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In Java, given I have a string with 5 delims e.g. "abc;123;123;abc;123", and typically the same string length. I need to validate each item, not to be too verbose.

What's faster?

if (stoken.hasMoreTokens()) {
    final String test=stoken.nextToken();
} else {
    throw new ParseException("Some msg",0);
}

or

if (!stoken.hasMoreTokens()) 
    throw new ParseException("Some msg",0);
final String test=stoken.nextToken();

or

if (!stoken.hasMoreTokens()) {
    throw new ParseException("Some msg",0);
}
final String test=stoken.nextToken();

or use split()?

Thx all

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2  
Are you sure that this matters, that the code has been profiled and this section is the location of a bottleneck? –  Hovercraft Full Of Eels Sep 29 '12 at 18:39
    
just need to know theory ;-) –  user1320651 Sep 29 '12 at 18:40
2  
My understanding of theory is that I would recommend avoiding time wasting micro-optimization attempts like this and would instead focus on more important issues, like why String#split(...) is recommended over StringTokenizer in general (as per the API). –  Hovercraft Full Of Eels Sep 29 '12 at 18:43
    
understand that split is far slower and Im keen to know what difference it makes when im needing to shave precious milliseconds. I read up on both and got a good grip, I dont need to return an array, or worry about empty tokens. –  user1320651 Sep 29 '12 at 18:52
3  
The three snippets do exactly the same thing. The presence or absence of curly braces doesn't make any difference, and whether you test for the nominal case or for the exceptional case doesn't matter at all. Choose what you find the most readable and maintainable. –  JB Nizet Sep 29 '12 at 19:24
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1 Answer 1

up vote 0 down vote accepted

So can someone confirm the following

Option 1 given

import java.text.ParseException;
import java.util.StringTokenizer;

public class stringtok
{ 
  public static void main(String[] argv)
  throws Exception
  {
      String data="ABC";
      final StringTokenizer stoken=new StringTokenizer(data.toString(),";");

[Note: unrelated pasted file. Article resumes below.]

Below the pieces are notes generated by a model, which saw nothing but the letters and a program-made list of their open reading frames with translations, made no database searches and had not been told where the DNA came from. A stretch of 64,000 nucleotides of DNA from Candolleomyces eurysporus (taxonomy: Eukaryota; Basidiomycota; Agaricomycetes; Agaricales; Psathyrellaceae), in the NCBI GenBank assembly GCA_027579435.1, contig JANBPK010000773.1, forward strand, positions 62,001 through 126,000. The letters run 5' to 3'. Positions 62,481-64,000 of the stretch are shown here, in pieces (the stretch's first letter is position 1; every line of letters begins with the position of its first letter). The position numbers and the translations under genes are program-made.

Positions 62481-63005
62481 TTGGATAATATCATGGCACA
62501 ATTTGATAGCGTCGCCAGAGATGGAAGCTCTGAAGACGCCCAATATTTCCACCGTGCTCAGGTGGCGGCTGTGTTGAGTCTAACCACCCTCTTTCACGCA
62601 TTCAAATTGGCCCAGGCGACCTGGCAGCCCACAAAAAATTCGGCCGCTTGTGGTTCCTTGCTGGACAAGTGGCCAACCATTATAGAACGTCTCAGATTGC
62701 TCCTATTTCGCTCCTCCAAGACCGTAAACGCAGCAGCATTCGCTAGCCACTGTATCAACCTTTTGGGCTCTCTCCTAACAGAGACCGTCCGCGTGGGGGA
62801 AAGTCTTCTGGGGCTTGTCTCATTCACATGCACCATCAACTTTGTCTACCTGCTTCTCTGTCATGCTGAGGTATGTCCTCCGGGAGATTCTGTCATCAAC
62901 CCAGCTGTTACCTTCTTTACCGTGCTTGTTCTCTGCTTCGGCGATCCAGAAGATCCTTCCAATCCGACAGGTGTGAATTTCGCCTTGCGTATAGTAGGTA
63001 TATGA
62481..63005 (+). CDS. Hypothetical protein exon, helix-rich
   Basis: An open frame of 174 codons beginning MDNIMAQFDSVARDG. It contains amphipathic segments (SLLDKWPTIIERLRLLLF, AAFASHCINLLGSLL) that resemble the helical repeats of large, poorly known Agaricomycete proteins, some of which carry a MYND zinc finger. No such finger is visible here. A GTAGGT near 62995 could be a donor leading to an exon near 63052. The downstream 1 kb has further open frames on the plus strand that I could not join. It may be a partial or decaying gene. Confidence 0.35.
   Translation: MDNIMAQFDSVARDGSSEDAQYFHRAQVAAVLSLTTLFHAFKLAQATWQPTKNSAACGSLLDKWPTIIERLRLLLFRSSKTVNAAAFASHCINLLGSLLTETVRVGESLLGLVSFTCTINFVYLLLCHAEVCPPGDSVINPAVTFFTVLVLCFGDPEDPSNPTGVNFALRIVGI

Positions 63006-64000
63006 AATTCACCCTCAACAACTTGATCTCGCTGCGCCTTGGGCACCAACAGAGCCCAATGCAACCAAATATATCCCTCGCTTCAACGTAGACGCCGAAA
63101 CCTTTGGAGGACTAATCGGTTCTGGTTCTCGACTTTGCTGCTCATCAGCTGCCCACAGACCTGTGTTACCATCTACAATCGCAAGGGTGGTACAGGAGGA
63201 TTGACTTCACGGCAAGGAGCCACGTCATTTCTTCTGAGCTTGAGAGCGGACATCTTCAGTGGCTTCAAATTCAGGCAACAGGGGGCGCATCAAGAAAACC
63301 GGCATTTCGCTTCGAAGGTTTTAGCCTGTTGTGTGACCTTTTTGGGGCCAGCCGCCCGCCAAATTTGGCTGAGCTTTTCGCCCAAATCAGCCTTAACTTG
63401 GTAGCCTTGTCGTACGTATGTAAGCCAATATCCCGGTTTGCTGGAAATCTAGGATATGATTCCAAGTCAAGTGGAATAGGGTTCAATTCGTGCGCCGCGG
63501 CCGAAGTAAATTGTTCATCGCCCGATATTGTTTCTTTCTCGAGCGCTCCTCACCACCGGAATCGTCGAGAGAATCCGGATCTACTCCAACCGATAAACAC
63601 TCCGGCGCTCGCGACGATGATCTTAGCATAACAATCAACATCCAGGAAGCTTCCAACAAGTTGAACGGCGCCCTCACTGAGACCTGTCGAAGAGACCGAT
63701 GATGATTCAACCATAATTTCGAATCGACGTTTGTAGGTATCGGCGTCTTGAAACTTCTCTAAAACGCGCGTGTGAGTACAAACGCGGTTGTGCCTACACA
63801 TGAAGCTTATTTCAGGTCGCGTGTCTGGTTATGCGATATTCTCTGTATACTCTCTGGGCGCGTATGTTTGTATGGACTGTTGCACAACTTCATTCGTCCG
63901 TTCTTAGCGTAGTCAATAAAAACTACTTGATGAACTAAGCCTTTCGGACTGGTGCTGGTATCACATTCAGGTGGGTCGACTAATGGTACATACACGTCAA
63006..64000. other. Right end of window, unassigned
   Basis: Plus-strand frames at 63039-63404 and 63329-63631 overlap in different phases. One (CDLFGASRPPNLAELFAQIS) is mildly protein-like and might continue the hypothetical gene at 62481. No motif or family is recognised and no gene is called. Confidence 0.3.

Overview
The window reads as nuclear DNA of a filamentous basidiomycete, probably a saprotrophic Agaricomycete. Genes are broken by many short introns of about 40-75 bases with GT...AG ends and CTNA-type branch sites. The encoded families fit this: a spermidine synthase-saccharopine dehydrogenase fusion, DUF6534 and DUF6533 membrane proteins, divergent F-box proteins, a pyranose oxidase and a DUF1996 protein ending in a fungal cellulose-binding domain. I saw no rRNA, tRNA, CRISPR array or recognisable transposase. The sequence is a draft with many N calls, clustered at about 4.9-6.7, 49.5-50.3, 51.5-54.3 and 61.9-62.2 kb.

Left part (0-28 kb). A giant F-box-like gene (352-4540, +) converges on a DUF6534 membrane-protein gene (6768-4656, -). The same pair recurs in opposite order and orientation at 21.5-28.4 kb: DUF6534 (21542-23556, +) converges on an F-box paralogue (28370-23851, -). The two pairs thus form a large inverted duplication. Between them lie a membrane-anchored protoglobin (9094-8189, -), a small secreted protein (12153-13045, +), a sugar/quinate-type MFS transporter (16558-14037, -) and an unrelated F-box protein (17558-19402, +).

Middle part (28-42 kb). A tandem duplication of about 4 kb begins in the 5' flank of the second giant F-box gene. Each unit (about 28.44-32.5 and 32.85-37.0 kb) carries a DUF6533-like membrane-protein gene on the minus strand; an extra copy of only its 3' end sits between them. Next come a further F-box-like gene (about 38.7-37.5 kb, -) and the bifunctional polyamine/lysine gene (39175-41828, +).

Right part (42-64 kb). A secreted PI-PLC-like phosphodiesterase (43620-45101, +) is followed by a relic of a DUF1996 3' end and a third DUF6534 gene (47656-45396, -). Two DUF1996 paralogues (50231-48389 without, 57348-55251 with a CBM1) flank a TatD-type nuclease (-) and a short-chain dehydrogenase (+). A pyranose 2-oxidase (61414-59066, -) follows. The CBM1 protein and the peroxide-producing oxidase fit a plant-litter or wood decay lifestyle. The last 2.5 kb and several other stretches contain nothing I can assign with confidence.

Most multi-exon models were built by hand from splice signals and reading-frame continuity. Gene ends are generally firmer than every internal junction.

if (stoken.hasMoreTokens()) {
          final String test=stoken.nextToken();
      } else {
          throw new ParseException("Some msg",0);
      }
  }
} 

produces in bytecode

Compiled from "stringtok.java"
public class stringtok {
public stringtok();
  Code:
     0: aload_0       
     1: invokespecial #1                  // Method java/lang/Object."<init>":()V
     4: return        

public static void main(java.lang.String[]) throws java.lang.Exception;
  Code:
     0: ldc           #2                  // String ABC
     2: astore_1      
     3: new           #3                  // class java/util/StringTokenizer
     6: dup           
     7: aload_1       
     8: invokevirtual #4                  // Method java/lang/String.toString:()Ljava/lang/String;
    11: ldc           #5                  // String ;
    13: invokespecial #6                  // Method java/util/StringTokenizer."<init>":(Ljava/lang/String;Ljava/lang/String;)V
    16: astore_2      
    17: aload_2       
    18: invokevirtual #7                  // Method java/util/StringTokenizer.hasMoreTokens:()Z
    21: ifeq          32
    24: aload_2       
    25: invokevirtual #8                  // Method java/util/StringTokenizer.nextToken:()Ljava/lang/String;
    28: astore_3      
    29: goto          43
    32: new           #9                  // class java/text/ParseException
    35: dup           
    36: ldc           #10                 // String Some msg
    38: iconst_0      
    39: invokespecial #11                 // Method java/text/ParseException."<init>":(Ljava/lang/String;I)V
    42: athrow        
    43: return        

}

Options 2 & 3 given (curly braces is identical bytecode)

import java.text.ParseException;
import java.util.StringTokenizer;

public class stringtok2
{
    public static void main(String[] argv)
    throws Exception
    {
        String data="ABC";
        final StringTokenizer stoken=new StringTokenizer(data.toString(),";");
        if (!stoken.hasMoreTokens()) throw new ParseException("Some msg",0);
        final String test=stoken.nextToken();
    }

}

produces in bytecode

Compiled from "stringtok2.java"
public class stringtok2 {
  public stringtok2();
    Code:
       0: aload_0       
       1: invokespecial #1                  // Method java/lang/Object."<init>":()V
       4: return        

  public static void main(java.lang.String[]) throws java.lang.Exception;
    Code:
       0: ldc           #2                  // String ABC
       2: astore_1      
       3: new           #3                  // class java/util/StringTokenizer
       6: dup           
       7: aload_1       
       8: invokevirtual #4                  // Method java/lang/String.toString:()Ljava/lang/String;
      11: ldc           #5                  // String ;
      13: invokespecial #6                  // Method java/util/StringTokenizer."<init>":(Ljava/lang/String;Ljava/lang/String;)V
      16: astore_2      
      17: aload_2       
      18: invokevirtual #7                  // Method java/util/StringTokenizer.hasMoreTokens:()Z
      21: ifne          35
      24: new           #8                  // class java/text/ParseException
      27: dup           
      28: ldc           #9                  // String Some msg
      30: iconst_0      
      31: invokespecial #10                 // Method java/text/ParseException."<init>":(Ljava/lang/String;I)V
      34: athrow        
      35: aload_2       
      36: invokevirtual #11                 // Method java/util/StringTokenizer.nextToken:()Ljava/lang/String;
      39: astore_3      
      40: return        
}

So the answer is Option 2 & 3 as they are theoretically less bytecode instructions.

can someone confirm

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